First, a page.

Vaccination is available for a number of the kennel cough organisms (Bordetella bronchiseptica, canine adenovirus type 2, canine parainfluenza virus, canine distemper, and canine influenza), but not all can be prevented. The canine influenza vaccination is especially recommended for dogs that travel to dog shows, race tracks or other high density areas, or if there is a documented case in the area. It is important to note that vaccination is NOT useful in a dog already incubating kennel cough. If you plan on boarding your dog and more than 6 months have passed since the last Bordetella vaccination, ideally booster that vaccine at least 5 days prior to boarding. As for canine influenza, if your dog has never had that vaccine, the initial vaccine MUST be followed by a booster in 3-4 weeks to provide any protection, and even so, protective immunity does not develop until at least 7-10 days after the SECOND vaccination. Furthermore, it may not fully prevent infection, but often times it can lessen the clinical signs and duration associated with disease. Recovering dogs that contracted kennel cough are typically immune to reinfection for 6-12 months afterward (assuming the same pathogens are involved with the repeat exposure).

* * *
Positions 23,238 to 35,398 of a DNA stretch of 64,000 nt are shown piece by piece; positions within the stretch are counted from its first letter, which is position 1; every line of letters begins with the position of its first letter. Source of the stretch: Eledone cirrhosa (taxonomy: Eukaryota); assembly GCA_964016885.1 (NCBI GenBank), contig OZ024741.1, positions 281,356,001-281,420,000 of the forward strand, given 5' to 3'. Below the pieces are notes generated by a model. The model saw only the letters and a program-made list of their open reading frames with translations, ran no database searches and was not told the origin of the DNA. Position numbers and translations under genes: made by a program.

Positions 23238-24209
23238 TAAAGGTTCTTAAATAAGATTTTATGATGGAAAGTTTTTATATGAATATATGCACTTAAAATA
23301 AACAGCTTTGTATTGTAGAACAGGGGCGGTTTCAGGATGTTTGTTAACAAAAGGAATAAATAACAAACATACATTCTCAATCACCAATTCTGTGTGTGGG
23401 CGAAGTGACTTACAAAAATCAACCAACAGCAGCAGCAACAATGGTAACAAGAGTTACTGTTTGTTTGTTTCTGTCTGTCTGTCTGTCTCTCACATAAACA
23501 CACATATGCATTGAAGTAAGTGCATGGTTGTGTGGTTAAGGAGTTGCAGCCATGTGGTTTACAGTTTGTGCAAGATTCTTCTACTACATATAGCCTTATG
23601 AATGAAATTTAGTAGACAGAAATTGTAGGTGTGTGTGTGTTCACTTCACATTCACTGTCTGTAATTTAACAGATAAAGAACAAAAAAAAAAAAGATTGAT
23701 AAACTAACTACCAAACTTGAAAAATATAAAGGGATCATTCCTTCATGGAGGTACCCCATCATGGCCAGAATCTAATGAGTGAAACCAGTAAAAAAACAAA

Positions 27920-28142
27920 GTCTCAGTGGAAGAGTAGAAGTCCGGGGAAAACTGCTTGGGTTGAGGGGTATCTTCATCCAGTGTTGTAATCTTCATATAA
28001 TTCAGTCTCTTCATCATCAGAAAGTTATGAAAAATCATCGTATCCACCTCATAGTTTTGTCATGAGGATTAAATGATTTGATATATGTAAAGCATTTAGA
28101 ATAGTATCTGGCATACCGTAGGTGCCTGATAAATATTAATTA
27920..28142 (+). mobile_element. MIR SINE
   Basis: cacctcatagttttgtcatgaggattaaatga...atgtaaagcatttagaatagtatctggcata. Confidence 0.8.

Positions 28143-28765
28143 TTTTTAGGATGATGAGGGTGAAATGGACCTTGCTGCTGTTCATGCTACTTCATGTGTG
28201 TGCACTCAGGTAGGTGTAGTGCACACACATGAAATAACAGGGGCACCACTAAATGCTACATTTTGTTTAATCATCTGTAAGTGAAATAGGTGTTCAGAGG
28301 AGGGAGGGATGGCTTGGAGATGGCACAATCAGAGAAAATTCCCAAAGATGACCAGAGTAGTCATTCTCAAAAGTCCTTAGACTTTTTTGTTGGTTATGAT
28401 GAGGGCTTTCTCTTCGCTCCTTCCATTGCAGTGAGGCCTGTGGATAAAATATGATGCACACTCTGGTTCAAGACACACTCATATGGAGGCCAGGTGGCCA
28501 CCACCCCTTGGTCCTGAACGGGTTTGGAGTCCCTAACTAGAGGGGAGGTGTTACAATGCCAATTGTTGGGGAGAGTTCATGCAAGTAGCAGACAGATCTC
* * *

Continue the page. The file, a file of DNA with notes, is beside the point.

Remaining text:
If there is an outbreak in your area, but your dog is not yet showing symptoms, there are a couple things that may help keep Fifi healthy. First, ensure that the Bordetella vaccination is up to date (every 6 months), but remember that the vaccination will not help if your dog is already incubating the disease. Avoid contact as much as possible with potential sources of infection and ensure that your dog is otherwise as healthy as possible (not stressed or sick from something else) and ready to fight off the invading pathogen if exposed. If you notice anything out of the ordinary, including but not limited to coughing, lethargy, decreased appetite, fever, etc, please bring Fifi in to be examined sooner rather than later to minimize the risk of serious disease developing.

 

My sincere wishes for the health and happiness of all your furry family members. Until next we meet, keep well and enjoy the rest of your summer.

 

Sincerely,

Dr. Kristin Lester
Seaport Animal Hospital
212-374-0650
http://www.seaportanimalhospital.com